New evidence shows more young women are using emergency contraception, but we still have work to do to reduce all barriers.
A federal study released recently shows that use of emergency contraception (EC) in the United States, known colloquially as the “morning after” pill, has more than doubled in the past decade. This is good news. It demonstrates the critical and expanding role the method may now be playing in enabling women, particularly young women, to prevent unplanned pregnancies. But there are still serious hurdles women face in accessing this method of birth control. While access has expanded, there is still work to be done.
The study, conducted by the Centers for Disease Control and the National Center for Health Statistics, strengthens the case for promoting EC widely and making it more readily available. Based on interviews with more than 12,000 women from 2006-2010, the research finds that EC use among all sexually experienced women between the ages of 15-44 has increased to 11 percent (up from a baseline of 4.2 percent). That number is even higher among women 20-24, one of the highest risk groups for unplanned pregnancy. Nearly a quarter of this cohort now reports having used EC.
This is no coincidence. In 2006, nearly a decade after EC first entered the market under the trade name Plan B, and after years of stalling and political maneuvering by the Food and Drug Administration (FDA), the agency finally ruled that the product can be provided without prescription to women over the age of 18. A year later, a federal judge ordered the FDA to make it available to women over the age of 17. An important provision of the Obama administration’s Affordable Care Act (ACA) also now promises to cover the cost of all methods of contraception, including this one.
The government study confirms what we already know: accidents happen. Half the participants report having used EC out of fear that their initial birth control method had failed; the other half used it because they had unprotected sex. This reminds us that even women who have a “plan A” need a “Plan B,” or, as the product is now also marketed, a “Next Choice.” Nearly one third of all U.S. women using contraception rely on the pill, and approximately 16 percent use condoms – both effective methods when employed perfectly, but also ones prone to human error. Condoms break, and sometimes women forget to take a daily low-dose pill. And then there are still the many women who, because of lack of access, cost, forgetfulness, or spontaneity, still don’t consistently use birth control and need protection after the fact.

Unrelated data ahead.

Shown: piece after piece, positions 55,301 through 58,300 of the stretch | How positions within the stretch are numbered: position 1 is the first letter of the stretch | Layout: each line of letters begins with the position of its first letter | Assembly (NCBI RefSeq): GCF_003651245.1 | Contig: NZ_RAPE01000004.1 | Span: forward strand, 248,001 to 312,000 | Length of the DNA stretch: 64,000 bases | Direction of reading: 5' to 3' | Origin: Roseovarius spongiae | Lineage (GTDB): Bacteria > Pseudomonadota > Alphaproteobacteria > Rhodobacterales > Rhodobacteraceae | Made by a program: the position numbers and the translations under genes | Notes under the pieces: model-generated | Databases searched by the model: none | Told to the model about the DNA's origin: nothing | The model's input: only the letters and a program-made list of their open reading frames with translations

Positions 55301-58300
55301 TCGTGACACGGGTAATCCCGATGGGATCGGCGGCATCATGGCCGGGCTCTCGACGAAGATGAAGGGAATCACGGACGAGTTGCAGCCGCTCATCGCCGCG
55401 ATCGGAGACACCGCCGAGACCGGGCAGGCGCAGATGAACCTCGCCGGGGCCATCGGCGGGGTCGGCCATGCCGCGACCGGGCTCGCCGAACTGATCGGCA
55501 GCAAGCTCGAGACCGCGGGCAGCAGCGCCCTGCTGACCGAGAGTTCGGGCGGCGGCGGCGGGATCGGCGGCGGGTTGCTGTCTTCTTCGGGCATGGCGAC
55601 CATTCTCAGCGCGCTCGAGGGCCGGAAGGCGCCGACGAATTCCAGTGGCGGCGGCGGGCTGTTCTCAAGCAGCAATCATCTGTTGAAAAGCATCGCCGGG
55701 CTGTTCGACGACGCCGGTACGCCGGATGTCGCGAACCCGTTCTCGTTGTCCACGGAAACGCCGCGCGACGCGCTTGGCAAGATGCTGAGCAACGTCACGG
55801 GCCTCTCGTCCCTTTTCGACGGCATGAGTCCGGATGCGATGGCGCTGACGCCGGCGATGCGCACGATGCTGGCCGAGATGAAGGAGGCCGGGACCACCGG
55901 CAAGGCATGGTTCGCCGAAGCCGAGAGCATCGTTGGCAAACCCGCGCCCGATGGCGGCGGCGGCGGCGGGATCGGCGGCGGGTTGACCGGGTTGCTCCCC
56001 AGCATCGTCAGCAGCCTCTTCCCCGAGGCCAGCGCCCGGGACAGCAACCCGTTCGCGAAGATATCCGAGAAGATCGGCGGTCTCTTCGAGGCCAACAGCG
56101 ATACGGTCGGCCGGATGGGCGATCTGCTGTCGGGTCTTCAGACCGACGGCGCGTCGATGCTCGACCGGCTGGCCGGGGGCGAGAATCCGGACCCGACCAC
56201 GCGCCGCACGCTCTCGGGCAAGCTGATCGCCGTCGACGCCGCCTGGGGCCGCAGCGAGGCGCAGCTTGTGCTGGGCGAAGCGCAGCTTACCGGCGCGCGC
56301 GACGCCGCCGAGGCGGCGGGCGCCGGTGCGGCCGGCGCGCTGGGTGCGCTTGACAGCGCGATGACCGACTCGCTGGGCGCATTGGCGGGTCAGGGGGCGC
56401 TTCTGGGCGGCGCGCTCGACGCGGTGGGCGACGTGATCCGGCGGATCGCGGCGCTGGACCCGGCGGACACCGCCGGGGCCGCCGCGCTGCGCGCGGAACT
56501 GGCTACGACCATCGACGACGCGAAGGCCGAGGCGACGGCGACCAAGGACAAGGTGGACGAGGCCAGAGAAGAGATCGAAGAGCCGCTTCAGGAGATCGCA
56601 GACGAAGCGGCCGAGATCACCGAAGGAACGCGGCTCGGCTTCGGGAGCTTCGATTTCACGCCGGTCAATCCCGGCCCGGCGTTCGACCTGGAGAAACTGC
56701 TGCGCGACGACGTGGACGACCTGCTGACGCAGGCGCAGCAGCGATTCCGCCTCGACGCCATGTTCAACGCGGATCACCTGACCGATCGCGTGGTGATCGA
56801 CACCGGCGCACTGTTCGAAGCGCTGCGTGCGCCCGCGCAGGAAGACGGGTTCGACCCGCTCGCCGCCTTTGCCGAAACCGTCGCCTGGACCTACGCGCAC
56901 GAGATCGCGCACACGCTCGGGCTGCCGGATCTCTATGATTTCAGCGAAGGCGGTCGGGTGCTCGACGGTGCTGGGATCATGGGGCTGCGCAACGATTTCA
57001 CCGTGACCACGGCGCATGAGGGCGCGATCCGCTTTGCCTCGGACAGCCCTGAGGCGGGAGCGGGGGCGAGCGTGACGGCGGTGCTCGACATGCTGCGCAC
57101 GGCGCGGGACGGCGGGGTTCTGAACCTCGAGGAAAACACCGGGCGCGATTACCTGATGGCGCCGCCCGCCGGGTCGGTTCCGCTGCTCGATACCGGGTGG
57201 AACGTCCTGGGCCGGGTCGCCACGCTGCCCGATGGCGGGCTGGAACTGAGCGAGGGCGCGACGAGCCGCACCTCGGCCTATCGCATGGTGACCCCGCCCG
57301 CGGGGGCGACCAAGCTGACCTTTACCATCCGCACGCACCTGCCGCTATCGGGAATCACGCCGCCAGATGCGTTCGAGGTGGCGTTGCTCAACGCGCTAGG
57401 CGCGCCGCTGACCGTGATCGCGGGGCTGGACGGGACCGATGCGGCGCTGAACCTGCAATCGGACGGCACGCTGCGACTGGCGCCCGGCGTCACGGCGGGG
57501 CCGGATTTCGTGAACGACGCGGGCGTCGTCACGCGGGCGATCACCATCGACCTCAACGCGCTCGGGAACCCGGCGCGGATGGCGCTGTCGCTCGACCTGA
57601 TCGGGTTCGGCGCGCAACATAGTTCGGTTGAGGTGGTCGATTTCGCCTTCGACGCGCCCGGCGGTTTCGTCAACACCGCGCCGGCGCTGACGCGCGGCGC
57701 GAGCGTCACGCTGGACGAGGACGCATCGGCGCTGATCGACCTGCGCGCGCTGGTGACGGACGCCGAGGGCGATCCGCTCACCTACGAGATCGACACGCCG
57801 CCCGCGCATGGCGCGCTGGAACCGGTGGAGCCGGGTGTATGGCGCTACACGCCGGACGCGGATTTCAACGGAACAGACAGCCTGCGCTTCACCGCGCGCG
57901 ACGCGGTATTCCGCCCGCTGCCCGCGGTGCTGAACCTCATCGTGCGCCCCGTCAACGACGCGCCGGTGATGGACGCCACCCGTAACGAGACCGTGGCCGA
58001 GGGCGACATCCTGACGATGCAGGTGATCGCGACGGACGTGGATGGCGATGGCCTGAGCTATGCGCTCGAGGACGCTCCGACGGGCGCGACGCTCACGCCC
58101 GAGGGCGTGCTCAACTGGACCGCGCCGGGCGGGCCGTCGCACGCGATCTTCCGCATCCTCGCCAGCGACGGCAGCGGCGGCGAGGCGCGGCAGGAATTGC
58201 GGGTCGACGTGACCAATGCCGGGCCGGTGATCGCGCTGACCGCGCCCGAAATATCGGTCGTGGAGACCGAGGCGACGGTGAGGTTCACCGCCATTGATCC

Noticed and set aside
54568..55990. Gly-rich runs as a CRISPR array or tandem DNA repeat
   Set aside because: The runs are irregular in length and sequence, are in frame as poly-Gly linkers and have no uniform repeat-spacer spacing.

One of the most common arguments against EC is that it is really just an early abortion method masked as contraception. This simply has no basis in science, as most recently explained by the International Federation of Gynecology and Obstetrics. Unlike medication abortion, which terminates a pregnancy in its earliest stages, EC actually prevents a pregnancy from occurring.
The next most popular and equally erroneous claim is that increased access to EC – and, for that matter, any program or product that provides access to abortion, contraception, or sexuality education – will promote risky sexual behavior. Studies from diverse countries over many years tell us this is not the case. But new research coming out of New York City now confirms that access to EC right here at home does not encourage young people to become more sexually active. In fact, it does just the opposite. The NYC Department of Health recently reported a 12-point drop over 10 years, from 51 to 39 percent, in the proportion of public high school students who are sexually active. Over the past few years, the proportion of sexually active students using contraception, including Plan B, increased from 17 to nearly 27 percent. Both trends coincided with an expansion of school-based health centers that provide free contraception (including EC), counseling, and sexuality education.
So now we have homegrown data to show that when young people have access to sexual health information, no or low-cost products and services, they make better and safer decisions about their reproductive and sexual lives.
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